John also confessed he lied under oath when he said he told Parham earlier that day to “be quiet” after Parham allegedly yelled at him to stop making so much noise next door.
Chet Sparks, 16, confessed he also did not see a gun, even though one of the indictments against Parham states he “exhibited” a deadly weapon when he was allegedly confronted by Parham that night.
“I saw a person but not a face,” Sparks told the six-man, six-woman jury. “He told us something to the effect, ‘Sit down or I’m going to kill you.’ He told us he was going to shoot; I assumed he had a gun.”
Villafranca was astounded by the admission: “So, you yourself never saw a gun?”
“You just assumed he had a gun?”
“Yes, sir. I saw that he had something in his hand.”
“You saw someone in the dark and you just assumed he had a gun, isn’t that right?”
Ashley Young, 15, also testified that she never saw Parham or a gun that evening, despite the allegations on an indictment naming her as a victim of aggravated assault by threat.
She admitted a sworn statement she made to a sheriff’s investigator on Nov. 12 — three days after the event — and used to pursue an indictment against Parham, was not true.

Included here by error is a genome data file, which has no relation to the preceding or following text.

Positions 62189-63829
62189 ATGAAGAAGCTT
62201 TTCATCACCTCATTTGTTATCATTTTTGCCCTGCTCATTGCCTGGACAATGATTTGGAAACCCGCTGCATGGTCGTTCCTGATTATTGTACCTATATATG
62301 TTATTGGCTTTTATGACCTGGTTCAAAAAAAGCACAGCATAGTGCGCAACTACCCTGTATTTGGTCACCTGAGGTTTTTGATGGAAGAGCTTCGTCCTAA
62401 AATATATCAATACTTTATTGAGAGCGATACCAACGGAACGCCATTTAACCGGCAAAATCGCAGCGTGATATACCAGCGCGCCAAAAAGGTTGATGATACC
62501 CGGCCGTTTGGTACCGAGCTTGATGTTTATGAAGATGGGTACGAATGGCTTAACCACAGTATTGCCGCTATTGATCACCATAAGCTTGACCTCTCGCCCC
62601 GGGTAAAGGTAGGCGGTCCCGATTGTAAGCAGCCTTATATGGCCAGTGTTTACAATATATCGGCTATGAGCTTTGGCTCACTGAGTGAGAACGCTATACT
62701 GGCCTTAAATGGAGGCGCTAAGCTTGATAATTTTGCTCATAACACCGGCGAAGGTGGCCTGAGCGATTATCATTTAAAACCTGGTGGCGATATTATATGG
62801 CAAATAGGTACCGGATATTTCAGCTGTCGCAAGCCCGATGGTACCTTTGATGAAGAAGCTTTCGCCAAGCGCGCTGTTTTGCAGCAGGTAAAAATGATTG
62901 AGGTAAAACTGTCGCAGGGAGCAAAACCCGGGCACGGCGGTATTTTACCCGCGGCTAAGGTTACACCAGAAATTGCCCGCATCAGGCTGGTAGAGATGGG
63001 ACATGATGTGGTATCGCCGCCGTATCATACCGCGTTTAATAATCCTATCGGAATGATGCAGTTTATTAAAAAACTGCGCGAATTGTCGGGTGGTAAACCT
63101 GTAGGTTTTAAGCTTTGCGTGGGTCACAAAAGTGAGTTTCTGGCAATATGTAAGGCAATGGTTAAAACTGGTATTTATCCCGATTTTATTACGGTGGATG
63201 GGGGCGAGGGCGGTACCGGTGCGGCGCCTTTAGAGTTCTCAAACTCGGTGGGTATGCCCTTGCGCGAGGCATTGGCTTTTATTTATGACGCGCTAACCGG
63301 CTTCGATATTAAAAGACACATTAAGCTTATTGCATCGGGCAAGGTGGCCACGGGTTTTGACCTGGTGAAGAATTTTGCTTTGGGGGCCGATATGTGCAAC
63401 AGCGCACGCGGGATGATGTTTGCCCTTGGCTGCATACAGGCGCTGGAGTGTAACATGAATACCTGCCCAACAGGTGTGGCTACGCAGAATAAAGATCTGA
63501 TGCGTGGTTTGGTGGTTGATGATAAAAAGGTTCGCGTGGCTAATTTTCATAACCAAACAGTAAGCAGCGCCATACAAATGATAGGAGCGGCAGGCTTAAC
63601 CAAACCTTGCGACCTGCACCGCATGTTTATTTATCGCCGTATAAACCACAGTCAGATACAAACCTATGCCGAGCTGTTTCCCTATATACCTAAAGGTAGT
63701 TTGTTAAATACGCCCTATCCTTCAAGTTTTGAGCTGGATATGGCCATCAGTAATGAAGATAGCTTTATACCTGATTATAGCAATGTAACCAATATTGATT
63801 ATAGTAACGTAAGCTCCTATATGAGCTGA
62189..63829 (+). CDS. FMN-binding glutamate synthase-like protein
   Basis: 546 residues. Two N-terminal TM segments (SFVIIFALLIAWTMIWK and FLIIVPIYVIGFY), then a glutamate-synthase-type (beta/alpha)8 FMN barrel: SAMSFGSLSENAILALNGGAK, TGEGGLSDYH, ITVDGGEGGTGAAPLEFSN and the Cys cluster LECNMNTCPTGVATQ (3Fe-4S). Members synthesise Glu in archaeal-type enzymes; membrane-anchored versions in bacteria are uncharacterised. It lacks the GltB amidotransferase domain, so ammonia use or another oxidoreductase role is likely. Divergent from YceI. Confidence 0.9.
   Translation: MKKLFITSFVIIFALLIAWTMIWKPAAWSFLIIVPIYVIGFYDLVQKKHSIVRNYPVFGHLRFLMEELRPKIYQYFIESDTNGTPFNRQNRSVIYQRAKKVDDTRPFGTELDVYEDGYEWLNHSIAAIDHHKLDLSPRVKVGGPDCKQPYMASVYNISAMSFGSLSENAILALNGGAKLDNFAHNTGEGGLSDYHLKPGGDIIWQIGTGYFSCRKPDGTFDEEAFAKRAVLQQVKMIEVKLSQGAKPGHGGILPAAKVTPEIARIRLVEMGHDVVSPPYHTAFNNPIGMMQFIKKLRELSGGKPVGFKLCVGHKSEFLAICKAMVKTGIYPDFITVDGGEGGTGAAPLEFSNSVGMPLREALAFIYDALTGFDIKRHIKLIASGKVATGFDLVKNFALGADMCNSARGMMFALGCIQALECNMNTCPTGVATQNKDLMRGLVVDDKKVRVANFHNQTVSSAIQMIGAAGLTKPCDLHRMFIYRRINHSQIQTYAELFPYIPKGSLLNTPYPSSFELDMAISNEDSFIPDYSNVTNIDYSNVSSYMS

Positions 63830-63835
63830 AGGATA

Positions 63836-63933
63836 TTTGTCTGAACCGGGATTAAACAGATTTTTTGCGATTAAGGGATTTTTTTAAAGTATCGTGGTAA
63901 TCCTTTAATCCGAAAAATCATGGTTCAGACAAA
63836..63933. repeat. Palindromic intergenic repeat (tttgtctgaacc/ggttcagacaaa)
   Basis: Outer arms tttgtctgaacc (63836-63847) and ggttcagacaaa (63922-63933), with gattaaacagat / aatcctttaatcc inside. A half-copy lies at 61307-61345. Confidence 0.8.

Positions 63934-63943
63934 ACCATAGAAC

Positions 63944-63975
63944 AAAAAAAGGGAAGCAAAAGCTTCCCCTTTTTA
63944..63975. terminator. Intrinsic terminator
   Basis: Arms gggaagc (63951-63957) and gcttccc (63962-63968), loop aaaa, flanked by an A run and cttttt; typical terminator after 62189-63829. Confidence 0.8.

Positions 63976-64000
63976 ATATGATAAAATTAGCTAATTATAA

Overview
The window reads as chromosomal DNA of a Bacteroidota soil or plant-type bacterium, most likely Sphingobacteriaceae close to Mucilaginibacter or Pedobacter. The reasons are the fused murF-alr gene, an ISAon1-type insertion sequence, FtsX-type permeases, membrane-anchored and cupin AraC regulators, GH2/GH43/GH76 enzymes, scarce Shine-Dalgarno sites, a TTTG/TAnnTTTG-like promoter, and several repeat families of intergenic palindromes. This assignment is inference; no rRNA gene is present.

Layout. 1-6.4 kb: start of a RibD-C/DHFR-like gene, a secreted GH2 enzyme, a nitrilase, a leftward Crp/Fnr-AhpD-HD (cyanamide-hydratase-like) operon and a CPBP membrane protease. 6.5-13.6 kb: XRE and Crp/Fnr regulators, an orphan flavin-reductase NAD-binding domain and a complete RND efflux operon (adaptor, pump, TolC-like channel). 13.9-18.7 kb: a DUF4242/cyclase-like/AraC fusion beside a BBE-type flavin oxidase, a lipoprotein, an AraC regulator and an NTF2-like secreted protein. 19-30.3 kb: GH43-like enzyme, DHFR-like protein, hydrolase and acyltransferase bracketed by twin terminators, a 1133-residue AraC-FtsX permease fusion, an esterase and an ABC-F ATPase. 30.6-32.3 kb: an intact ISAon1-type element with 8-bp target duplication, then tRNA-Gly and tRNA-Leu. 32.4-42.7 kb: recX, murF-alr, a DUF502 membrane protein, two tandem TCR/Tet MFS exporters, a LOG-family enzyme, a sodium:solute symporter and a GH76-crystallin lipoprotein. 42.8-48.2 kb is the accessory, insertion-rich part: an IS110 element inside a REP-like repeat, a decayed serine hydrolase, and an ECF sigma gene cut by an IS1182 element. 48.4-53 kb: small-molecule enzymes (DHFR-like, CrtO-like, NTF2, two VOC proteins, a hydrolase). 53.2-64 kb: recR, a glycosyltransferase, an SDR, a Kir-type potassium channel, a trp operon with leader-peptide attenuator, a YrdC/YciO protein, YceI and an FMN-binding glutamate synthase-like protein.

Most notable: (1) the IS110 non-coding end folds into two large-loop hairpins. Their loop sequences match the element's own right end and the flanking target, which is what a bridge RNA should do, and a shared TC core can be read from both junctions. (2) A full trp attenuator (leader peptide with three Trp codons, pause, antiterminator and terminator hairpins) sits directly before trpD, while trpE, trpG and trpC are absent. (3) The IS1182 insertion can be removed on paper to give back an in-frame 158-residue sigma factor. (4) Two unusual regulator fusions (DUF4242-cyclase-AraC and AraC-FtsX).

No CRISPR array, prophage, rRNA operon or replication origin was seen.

“In your statement to the lead investigator you said, ‘John said that the guy got his brother, Brian,’” Villafranca said, reciting the affidavit. “But you knew that wasn’t true. You knew ‘the guy didn’t get Brian.’”
Ashley, a Skidmore-Tynan High School freshman last November, said she made the statement out of fear Brian had been killed.
“But you gave this statement three days later,” Villafranca replied. “At that point you knew the guy did not get Brian, like John said. You knew Brian was not dead. Why didn’t you tell the truth?”